Rich Media: Assessment


This article provides information on assessing a rich media project.



Assessing a rich media project can be a daunting task for anyone the first time. Teaching and Learning Technologies recommends adopting and sharing a grading rubric with your students prior to assigning the project. Typically a rubric would be divided into three major headings. Content, Production, and Process would then be divided into the key areas that would describe how you determine the grade. Sample rubrics are included at the end of this article.

Faculty also often choose to include the class in assessing their peers, with a simplified rubric that is filled out during the viewing of the projects in class or on their own time. These simplified rubrics may account for some small amount of the overall grade, or extra credit for the top few projects.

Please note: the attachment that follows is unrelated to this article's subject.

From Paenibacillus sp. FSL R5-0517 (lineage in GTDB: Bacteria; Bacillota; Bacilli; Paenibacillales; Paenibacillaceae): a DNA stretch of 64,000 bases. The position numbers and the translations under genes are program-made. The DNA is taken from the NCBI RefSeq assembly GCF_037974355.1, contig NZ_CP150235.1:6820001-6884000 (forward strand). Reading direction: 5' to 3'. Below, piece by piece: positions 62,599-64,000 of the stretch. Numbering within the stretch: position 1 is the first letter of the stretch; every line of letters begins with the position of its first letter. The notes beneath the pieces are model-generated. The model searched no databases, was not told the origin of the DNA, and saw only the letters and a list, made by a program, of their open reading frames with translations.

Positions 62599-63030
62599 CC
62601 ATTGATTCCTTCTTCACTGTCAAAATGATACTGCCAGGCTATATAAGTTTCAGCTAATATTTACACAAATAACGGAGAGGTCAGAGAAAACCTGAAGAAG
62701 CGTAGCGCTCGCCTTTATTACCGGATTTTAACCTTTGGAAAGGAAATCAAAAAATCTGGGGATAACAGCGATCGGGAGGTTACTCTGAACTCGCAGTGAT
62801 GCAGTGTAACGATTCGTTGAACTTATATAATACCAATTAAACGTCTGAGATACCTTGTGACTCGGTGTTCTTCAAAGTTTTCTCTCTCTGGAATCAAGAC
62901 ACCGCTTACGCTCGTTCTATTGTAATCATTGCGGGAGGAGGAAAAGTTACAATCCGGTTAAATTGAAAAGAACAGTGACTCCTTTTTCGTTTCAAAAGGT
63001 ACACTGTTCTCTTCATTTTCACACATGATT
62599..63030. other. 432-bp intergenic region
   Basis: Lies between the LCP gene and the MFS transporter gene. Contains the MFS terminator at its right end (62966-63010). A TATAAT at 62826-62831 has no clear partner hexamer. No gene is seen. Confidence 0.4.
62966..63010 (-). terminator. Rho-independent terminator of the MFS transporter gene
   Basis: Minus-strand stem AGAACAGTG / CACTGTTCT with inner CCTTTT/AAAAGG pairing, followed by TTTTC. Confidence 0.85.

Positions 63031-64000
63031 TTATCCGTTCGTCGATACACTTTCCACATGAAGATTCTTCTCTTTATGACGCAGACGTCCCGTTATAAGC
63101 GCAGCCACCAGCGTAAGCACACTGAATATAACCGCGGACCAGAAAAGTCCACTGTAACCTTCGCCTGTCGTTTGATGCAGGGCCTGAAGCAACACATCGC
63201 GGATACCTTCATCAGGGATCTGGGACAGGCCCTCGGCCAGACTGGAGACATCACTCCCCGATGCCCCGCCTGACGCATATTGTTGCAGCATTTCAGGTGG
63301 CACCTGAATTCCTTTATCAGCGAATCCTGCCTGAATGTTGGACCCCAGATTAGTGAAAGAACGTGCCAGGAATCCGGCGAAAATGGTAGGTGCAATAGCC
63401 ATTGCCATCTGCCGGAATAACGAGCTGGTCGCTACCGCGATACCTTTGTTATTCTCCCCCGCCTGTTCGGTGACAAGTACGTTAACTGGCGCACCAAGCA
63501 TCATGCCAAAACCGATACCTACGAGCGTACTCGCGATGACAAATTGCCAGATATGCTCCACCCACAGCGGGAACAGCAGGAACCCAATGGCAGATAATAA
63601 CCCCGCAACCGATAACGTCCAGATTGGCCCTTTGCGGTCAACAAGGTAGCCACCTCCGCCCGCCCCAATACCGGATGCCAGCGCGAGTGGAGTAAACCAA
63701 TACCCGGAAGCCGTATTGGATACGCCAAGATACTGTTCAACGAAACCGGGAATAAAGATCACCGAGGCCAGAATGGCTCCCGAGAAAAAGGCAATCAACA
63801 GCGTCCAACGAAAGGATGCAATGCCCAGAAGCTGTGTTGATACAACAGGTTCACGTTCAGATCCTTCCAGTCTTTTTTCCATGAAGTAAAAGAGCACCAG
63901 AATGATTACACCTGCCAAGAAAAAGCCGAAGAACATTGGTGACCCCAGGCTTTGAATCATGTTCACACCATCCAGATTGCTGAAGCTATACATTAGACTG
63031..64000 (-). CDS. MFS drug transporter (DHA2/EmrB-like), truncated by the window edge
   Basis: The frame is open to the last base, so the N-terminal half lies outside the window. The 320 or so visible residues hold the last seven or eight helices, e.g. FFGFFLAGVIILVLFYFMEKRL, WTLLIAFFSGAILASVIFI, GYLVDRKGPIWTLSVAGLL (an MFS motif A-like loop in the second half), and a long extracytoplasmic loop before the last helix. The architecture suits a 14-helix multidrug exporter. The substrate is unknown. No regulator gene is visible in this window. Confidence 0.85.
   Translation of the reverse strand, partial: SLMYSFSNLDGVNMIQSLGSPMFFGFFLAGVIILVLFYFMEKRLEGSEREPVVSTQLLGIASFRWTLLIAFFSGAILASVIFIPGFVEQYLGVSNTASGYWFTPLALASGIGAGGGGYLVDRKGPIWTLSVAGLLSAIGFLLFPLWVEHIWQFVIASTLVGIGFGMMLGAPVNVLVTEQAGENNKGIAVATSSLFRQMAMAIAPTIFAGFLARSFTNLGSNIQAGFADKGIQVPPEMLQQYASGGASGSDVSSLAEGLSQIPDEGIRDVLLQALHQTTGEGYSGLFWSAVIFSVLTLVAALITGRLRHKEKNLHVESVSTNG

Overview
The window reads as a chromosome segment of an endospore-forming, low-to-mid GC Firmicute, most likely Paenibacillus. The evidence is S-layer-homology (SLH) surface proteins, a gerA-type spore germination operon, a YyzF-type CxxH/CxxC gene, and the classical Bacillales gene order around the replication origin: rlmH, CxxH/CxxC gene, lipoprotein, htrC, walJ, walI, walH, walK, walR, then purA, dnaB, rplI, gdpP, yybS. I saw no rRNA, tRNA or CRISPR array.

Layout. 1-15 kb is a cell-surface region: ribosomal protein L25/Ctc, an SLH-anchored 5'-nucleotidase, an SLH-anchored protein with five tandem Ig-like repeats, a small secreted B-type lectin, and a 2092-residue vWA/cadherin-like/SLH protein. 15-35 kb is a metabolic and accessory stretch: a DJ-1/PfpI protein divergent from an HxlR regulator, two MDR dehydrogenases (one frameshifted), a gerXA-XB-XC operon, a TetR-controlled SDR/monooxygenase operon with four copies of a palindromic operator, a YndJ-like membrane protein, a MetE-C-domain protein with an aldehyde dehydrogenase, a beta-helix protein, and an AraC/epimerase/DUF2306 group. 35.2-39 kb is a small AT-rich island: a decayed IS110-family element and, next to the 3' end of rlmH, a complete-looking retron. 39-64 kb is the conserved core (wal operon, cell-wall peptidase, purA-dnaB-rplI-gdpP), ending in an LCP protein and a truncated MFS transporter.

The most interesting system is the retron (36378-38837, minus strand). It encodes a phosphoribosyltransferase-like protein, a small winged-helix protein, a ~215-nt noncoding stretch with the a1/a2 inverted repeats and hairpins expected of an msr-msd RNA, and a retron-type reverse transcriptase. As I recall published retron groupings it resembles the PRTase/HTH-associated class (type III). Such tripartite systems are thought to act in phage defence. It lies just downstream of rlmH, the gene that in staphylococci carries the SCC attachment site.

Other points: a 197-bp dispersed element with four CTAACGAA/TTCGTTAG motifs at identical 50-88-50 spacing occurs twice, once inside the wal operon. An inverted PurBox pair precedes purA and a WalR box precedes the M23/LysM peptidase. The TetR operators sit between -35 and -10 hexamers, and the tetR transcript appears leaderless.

For most courses, the content of the piece should be awarded the most points as this focuses the grade on the student's comprehension of the material being assessed. It's easy to be swayed by high, or low production quality of a video, but if the students can't demonstrate they met the learning objectives of the assignment, then the assignment is arguably a failure.


Production can weigh heavily in the grading, however. If you can not hear dialogue, or adequately decipher on-screen text or images important to the  content of the assignment, then it is difficult to asses a student's understanding. Production also offers the opportunity to address student's use of research, copyrighted materials and delivery in their project.


Finally, process touches on how well students met deadlines, followed the guidelines of the assignment, and the completeness of the assignment and all it's deliverables.

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Article ID: 748
Fri 7/19/19 5:34 PM
Thu 1/14/21 4:00 PM
Applicable Institution(s):
Granite State College (GSC)
Keene State College (KSC)
Plymouth State University (PSU)
University of New Hampshire (UNH)